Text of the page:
According to the United Nations Office on Drugs and Crime, Afghanistan is the world’s fastest-growing manufacturer of methamphetamine despite the Taliban declaring a war on drugs after returning to power two years ago, the Associated Press reported.
In a report published last weekend, the Office on Drugs and Crime said methamphetamine in Afghanistan is made mostly from legally available substances or extracted from the ephedra plants that grow in the wild.
The UN report describes the country’s meth manufacturing as a growing threat to regional security and national health as it could fuel addiction and disrupt the synthetic drug market.
Seizures of methamphetamine suspected to originate in Afghanistan have been reported in East Africa and the European Union.
Annual seizure totals from within Afghanistan increased from less than 100 kilos in 2019 to nearly 2,700 kilos in 2021.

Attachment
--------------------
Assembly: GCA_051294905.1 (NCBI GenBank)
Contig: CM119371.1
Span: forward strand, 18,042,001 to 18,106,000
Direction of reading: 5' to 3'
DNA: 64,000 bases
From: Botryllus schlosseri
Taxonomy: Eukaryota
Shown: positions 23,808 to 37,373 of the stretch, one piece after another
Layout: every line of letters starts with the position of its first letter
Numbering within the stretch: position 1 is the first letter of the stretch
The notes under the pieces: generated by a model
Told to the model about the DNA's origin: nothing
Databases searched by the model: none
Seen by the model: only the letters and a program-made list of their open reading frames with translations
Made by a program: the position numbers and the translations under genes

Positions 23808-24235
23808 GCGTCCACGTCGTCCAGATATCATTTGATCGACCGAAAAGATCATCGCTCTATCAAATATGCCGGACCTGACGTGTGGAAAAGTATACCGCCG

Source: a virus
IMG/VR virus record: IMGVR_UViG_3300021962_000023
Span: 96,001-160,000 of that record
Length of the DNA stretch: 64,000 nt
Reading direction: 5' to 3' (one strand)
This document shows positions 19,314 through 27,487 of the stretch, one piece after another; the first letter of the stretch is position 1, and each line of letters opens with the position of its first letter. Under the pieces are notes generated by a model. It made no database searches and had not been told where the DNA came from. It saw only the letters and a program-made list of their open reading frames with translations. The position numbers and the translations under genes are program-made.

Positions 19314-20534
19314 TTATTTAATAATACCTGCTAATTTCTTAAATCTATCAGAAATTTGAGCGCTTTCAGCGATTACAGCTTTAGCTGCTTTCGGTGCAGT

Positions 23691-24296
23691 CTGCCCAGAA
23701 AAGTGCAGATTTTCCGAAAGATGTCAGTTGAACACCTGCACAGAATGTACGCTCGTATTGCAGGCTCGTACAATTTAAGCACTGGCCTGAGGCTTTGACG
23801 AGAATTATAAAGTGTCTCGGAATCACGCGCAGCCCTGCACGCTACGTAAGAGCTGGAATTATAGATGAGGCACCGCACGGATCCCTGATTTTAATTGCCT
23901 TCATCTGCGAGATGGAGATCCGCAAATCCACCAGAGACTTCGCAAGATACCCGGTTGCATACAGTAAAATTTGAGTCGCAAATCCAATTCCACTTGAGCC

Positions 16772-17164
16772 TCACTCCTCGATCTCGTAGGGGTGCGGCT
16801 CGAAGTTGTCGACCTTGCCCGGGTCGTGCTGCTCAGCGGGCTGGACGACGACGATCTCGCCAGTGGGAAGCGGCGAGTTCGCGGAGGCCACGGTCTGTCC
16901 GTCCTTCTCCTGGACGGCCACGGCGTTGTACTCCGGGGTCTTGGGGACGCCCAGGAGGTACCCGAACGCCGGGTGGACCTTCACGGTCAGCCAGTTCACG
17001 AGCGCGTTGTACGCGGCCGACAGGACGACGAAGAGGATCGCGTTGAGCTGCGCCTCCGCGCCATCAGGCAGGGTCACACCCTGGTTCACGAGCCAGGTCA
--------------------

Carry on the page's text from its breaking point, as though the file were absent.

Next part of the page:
Angela Me, the head of research and trend analysis with the UN drug agency told the Associated Press that the manufacture of methamphetamine, particularly in Afghanistan, has several advantages over the production of cocaine or heroin since meth producers don’t need to wait for crops to grow. All that is required is the knowledge to cook the drug primarily in mobile labs that can be hidden.
According to Angela Me, it is still too early to determine if the Taliban’s crackdown on drugs has had any impact on meth supplies in the country.
Abdul Mateen Qani, an Interior Ministry spokesman for the Taliban-run government told the Associated Press that the government prohibits the cultivation, production, sale, and use of all narcotics and intoxicants in the country.
Qani said the government has destroyed 644 factories as well as 12,000 acres used for the cultivation of prohibited narcotics. Additionally, authorities have conducted over 5,000 raids and arrested 6,000 individuals.
According to an unnamed Afghan health official, approximately 20,000 have been hospitalized for drug addiction, mostly meth. Of those, 350 are women.